I've spent too much time in basements. Leaky walls. Mold. Stuffy air. It's no way to live.

This is horrible advice. "Waste all your time when your mind is sharpest, then become a boring old stooge as soon as you burn yourself out doing stupid shit."

How about instead you balance out doing what you want and doing what's required to reach your goals, at all times?

Reckless driving is not cool, it's fucking douchebaggy. Other people are on the road, trying to go about their lives without being crippled, maimed and killed. They're all trusting you, their fellow citizens, who have their life in your hands, to treat it with respect.

I knew with 100% certainty that this comment would be in here. I didn't know which of you down-home relate-able everymen was going to write it this time, but I knew it would be here.

This is genuinely good advice.

I'm a bit surprised that so many commenters here are reacting to the second paragraph as if it described an extreme lifestyle that would inevitably lead to ruin, or as if you need to make a choice between having these kinds of experiences and being a successful, fulfilled adult later in life. Neither of those things are true.

Here's what I believe the parent post is saying, but stated differently: try all the things that life has to offer, and get outside your comfort zone. Let yourself make mistakes. Explore. Try to connect with many different kinds of people, especially people who aren't like you. Push the boundaries a little. When you find something you're passionate about, dive in, but be sure to come up for air regularly and enjoy the simple pleasures of life.

Don't let the anxieties or negativity of others stop you. If you do those things, I promise you you won't regret it.

I can't believe this is the top comment.

I was 17 once, was a good programmer, and learned how to play a bass guitar. ;-)

I have a slightly different twist on the same advice. Living well doesn't necessarily need to be the "cool" stuff such as described above. Nerdy things can be cool too. Learn math, or physics, or electronics. Studying those things was "living well" for me. It could expand your options for what you can do with programming, or for when you get bored with it.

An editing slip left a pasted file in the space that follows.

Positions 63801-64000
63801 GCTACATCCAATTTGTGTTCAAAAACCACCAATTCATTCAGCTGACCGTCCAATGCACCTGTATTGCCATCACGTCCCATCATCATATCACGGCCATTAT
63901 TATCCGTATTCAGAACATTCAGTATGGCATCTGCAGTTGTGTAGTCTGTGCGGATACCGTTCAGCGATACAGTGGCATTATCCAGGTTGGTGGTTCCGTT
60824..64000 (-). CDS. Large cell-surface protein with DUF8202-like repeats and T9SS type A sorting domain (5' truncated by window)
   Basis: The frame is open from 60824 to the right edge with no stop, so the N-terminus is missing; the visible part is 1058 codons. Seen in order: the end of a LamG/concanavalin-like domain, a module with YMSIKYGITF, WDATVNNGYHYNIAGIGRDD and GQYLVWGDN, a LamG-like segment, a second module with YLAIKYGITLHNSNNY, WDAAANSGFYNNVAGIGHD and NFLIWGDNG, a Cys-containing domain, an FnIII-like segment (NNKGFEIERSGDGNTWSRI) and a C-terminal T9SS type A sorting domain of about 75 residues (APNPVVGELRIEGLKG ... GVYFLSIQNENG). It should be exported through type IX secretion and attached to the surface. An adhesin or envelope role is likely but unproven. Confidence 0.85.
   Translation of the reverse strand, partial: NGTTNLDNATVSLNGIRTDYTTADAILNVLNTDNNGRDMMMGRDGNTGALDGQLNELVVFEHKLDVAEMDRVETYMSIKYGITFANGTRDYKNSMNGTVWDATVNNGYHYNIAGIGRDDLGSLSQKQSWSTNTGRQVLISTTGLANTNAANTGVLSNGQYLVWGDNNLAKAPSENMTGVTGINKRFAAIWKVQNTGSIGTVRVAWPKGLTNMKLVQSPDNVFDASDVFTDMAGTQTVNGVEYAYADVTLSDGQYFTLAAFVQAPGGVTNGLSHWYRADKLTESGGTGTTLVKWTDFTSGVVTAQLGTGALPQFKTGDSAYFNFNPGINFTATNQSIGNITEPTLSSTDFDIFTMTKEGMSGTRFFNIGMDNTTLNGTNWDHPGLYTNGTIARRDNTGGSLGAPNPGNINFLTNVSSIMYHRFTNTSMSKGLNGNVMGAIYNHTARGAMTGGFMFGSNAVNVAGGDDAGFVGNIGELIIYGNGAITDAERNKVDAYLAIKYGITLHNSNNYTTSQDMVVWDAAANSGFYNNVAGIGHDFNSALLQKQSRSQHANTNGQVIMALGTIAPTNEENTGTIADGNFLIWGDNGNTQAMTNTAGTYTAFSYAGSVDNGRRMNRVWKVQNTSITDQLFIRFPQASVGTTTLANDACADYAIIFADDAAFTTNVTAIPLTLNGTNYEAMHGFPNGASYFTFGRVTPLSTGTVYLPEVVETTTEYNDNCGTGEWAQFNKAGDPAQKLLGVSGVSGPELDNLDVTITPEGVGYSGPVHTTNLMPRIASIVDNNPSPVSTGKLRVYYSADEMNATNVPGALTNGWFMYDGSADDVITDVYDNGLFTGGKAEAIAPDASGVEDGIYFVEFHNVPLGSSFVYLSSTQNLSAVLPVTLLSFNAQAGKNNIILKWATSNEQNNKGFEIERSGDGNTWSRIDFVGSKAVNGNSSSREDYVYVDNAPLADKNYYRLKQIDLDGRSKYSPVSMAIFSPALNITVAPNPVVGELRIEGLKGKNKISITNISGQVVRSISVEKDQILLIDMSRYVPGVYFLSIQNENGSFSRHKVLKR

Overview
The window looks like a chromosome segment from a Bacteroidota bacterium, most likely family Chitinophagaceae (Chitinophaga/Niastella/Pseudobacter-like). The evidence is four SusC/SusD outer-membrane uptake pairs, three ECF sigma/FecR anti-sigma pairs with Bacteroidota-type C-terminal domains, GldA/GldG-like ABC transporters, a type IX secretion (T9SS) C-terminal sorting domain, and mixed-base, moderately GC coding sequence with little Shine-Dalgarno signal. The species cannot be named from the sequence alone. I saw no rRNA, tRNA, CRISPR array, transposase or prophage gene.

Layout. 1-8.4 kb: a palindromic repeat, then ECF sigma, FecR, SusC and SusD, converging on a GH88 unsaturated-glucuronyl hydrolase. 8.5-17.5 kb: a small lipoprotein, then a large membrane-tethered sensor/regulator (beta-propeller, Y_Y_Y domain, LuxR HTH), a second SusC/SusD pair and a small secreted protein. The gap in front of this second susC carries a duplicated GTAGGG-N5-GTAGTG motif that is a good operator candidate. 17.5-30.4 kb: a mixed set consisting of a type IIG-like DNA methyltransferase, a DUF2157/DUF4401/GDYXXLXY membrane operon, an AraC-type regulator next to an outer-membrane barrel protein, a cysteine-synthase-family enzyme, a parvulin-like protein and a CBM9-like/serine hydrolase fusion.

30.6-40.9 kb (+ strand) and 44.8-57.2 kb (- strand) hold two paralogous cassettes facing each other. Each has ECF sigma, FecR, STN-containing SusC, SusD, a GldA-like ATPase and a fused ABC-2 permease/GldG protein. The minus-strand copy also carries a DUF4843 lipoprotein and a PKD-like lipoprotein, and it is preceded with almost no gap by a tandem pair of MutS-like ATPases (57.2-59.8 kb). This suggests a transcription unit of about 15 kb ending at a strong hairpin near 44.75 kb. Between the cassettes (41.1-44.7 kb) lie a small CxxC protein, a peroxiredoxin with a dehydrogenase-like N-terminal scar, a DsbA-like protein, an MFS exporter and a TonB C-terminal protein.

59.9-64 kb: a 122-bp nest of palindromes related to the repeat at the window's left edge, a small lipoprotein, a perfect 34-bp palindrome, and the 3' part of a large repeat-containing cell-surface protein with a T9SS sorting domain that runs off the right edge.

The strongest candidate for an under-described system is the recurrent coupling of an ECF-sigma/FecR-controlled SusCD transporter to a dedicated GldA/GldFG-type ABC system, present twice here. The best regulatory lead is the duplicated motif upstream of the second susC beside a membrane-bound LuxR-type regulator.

That would have been bad advice for me I think. I loved learning about mathematics and would happily read textbooks rather than doing the stuff that I wasn't supposed to do which is ironically the stuff you are supposed to do as a teenager.

I did go out drinking sometimes and it was fun but living it up depends on your personality and if you are not naturally social its probably not going to be enjoyable pretending to be that guy. Plus at 17 everyone will see through it and not be polite about it.

I don't regret studying hard at 17. I had a passion and enjoyed learning. Was a great part of my life when other things were not so great.

High school through college is probably the time in your life when the opportunity cost of picking up new skills and having interesting experiences is the lowest.

Those things sound expensive, not everybody can afford to live that way, and many wouldn't want to!


I'm 21, and everybody I know who did this is either already burned out or in a precarious life position of some sort.

OP, don't listen to this crap here's the stuff I wish I'd done four years ago:

- Look at real systems in the wild and ask yourself "Could I build that?", if the answer is no figure out how to and try it. I mean websites, command line tools, applications. Once you start looking at the world of computing through this lens and thinking about it you realize just how much you still don't know.